Scrolling through the U.N.'s latest news, it is easy to find attacks on the United States. A few days ago, the United Nations issued a statement castigating U.S. business practices for allegedly failing to protect human rights. "The UN experts heard allegations of significant and widespread labor practices that, if correct, would be both illegal under US laws, as well as fall below international standards," the Office of the UN High Commissioner for Human Rights (OHCHR) said in a news release. Tellingly, only five readers had clicked "like" on the article at the time of this writing, very likely an indication of how little the public cares about the U.N.'s opinion.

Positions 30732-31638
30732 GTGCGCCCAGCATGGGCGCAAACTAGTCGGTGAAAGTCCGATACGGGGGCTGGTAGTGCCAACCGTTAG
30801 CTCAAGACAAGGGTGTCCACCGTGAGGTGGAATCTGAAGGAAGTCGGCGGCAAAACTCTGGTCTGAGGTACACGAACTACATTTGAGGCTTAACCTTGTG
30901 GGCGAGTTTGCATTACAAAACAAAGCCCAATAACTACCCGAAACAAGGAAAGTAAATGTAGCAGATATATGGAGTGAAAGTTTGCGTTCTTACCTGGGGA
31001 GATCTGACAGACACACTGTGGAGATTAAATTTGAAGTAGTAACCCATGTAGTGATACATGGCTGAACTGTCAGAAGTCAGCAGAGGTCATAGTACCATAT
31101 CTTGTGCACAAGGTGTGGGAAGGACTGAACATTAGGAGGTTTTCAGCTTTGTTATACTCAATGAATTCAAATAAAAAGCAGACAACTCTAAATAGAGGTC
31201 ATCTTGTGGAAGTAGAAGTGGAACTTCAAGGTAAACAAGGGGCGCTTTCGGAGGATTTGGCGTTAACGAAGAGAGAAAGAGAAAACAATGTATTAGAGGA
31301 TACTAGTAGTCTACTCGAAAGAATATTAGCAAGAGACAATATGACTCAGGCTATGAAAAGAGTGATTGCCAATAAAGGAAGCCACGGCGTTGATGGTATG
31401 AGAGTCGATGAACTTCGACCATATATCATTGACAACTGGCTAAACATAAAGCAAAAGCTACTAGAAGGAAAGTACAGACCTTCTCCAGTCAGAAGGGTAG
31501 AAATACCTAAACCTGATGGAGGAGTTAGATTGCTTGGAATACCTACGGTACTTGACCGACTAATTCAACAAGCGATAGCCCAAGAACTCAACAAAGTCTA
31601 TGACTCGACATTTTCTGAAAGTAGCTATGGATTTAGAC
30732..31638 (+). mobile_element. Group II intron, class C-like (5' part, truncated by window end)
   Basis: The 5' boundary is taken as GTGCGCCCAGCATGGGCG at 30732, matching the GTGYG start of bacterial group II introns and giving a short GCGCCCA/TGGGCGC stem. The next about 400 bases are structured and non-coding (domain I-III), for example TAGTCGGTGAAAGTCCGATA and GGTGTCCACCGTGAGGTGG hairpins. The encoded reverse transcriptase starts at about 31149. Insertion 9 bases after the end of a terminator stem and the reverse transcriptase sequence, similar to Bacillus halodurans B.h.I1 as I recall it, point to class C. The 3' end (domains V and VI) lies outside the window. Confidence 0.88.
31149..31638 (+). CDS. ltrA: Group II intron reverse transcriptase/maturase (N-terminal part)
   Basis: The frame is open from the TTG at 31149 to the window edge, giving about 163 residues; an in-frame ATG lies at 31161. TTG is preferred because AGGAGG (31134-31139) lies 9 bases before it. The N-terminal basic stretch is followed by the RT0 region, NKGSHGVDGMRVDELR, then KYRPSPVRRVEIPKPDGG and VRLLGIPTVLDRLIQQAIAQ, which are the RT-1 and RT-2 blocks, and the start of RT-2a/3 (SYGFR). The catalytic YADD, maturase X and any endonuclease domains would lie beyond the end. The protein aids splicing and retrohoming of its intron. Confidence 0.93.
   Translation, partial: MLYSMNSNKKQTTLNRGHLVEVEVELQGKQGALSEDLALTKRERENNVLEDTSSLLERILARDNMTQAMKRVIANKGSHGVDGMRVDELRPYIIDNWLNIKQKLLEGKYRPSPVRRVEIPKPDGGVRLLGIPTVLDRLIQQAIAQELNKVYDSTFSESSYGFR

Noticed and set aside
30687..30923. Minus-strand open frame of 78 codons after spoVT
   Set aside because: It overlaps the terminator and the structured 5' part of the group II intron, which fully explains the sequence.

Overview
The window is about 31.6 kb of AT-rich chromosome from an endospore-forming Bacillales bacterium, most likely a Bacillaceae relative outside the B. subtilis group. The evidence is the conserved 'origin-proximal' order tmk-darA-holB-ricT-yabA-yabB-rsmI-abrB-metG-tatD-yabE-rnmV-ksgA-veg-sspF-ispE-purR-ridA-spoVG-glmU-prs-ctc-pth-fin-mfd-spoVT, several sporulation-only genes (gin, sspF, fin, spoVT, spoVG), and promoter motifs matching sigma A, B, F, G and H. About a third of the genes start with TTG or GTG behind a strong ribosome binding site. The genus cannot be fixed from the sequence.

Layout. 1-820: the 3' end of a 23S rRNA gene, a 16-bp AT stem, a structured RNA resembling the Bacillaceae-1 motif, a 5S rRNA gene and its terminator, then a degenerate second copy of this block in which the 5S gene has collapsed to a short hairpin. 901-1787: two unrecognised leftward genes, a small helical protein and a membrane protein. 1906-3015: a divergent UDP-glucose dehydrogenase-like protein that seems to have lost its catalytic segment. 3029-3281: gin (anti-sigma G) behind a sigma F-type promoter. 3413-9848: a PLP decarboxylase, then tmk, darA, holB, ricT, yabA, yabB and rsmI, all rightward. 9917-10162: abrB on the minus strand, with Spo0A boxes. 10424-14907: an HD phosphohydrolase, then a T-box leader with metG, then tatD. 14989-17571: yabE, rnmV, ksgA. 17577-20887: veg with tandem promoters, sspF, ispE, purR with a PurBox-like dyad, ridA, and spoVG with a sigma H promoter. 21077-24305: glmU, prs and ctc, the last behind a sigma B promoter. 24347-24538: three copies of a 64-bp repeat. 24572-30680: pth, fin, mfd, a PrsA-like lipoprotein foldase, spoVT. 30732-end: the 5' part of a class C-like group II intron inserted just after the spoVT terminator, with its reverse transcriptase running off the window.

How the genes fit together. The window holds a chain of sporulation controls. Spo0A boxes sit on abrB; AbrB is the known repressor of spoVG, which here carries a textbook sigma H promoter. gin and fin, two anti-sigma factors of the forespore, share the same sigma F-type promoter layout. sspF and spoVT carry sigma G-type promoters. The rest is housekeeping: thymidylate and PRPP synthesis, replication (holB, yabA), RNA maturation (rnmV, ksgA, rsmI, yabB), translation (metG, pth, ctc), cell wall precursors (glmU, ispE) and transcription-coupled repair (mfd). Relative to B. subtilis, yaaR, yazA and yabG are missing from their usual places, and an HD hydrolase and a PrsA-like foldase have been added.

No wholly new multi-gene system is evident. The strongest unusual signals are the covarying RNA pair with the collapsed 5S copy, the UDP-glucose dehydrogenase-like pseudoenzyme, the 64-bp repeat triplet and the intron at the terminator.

The United Nations creates standards and laws based upon the whims of member nations with divergent interests to the United States. Many of its nation members are dictatorships that don't represent their citizens democratically, and are much smaller than the United States - yet each one has a vote equal to us. The United Nations is not a true representative democracy like the United States, yet it is steadily passing more and more treaties and regulations that supersede our laws. Many of those decisions will result in the United States being ordered to pay monetary penalties for things contrary to our interests, such as the Kyoto Treaty, which would require us to pay monetary penalties for the large amount of carbon fuels we expend (we would have to purchase carbon credits from other nations to account for our higher level of carbon emissions). So far, the U.S. Senate has refused to ratify Kyoto.